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Pear slug (Pear sawfly)

Caliroa cerasi (L.)
Hymenoptera: Tenthredinidae

The adult looks similar to a small, black-bodied wasp with the ventral side and legs yellow in color. The larva is small, fleshy, dark green to orange, slug-like, and slime-covered, with the front part of the body enlarged (A). As the pear slug grows in size, it becomes somewhat lighter in color, until it is nearly orange-yellow when full grown (B).


Most fruit-growing states and provinces in eastern North America.


Attacks pear, cherry, and plum. Larvae feed on the surface of leaves, which they skeletonize, leaving only a framework of veins (C).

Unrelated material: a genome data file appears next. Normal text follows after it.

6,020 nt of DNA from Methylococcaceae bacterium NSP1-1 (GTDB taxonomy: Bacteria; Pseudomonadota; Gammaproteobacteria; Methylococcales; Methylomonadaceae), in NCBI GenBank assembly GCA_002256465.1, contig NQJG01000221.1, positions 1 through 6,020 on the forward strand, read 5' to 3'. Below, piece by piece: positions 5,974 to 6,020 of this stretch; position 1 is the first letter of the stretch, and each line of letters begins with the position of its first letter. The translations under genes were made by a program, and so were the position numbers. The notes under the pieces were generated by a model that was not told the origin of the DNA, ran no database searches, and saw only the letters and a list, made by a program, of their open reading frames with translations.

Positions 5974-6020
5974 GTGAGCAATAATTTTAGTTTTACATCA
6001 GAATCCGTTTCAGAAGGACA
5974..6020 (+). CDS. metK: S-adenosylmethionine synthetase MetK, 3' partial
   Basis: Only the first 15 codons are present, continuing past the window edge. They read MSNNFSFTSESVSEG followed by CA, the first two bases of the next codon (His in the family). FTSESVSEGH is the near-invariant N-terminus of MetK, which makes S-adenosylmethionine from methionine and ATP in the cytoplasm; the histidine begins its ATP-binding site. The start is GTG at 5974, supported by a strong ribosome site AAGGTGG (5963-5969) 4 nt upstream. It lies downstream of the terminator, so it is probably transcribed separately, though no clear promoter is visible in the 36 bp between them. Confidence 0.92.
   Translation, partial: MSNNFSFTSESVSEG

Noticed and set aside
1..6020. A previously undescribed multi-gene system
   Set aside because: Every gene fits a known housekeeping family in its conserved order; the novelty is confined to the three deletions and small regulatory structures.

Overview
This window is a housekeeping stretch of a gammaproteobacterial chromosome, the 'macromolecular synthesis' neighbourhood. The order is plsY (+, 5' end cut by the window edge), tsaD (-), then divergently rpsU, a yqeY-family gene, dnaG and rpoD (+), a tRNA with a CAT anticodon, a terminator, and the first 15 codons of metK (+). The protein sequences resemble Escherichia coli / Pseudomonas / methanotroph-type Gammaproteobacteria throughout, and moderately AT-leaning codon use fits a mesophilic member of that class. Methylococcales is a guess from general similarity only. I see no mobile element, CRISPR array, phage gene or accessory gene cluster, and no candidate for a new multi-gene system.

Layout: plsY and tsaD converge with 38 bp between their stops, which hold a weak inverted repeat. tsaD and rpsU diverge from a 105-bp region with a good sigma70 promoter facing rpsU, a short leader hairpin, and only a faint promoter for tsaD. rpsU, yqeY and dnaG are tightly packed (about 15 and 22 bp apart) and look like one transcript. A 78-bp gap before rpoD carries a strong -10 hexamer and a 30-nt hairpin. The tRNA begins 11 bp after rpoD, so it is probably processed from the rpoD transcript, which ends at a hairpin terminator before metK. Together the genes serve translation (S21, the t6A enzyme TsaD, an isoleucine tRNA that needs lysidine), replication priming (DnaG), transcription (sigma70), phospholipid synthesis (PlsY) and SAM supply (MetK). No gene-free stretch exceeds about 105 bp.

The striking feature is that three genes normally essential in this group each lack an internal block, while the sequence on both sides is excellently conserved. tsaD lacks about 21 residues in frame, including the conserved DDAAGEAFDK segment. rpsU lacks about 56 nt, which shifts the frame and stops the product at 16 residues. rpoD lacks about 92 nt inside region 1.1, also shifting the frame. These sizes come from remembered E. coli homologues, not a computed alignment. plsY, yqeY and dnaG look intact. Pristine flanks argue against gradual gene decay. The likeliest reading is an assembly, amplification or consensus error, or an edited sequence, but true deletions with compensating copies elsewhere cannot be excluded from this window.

Foliar insecticide sprays applied shortly after petal fall will control pear slug; larvae can also be washed off the foliage of backyard trees with a strong stream of water. Rarely a pest in commercial plantings.

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The MSU IPM Program maintains this site as an access point to pest management information at MSU. The IPM Program is administered within the Department of Entomology, fueled by research from the AgBioResearch, delivered to citizens through MSU Extension, and proud to be a part of Project GREEEN.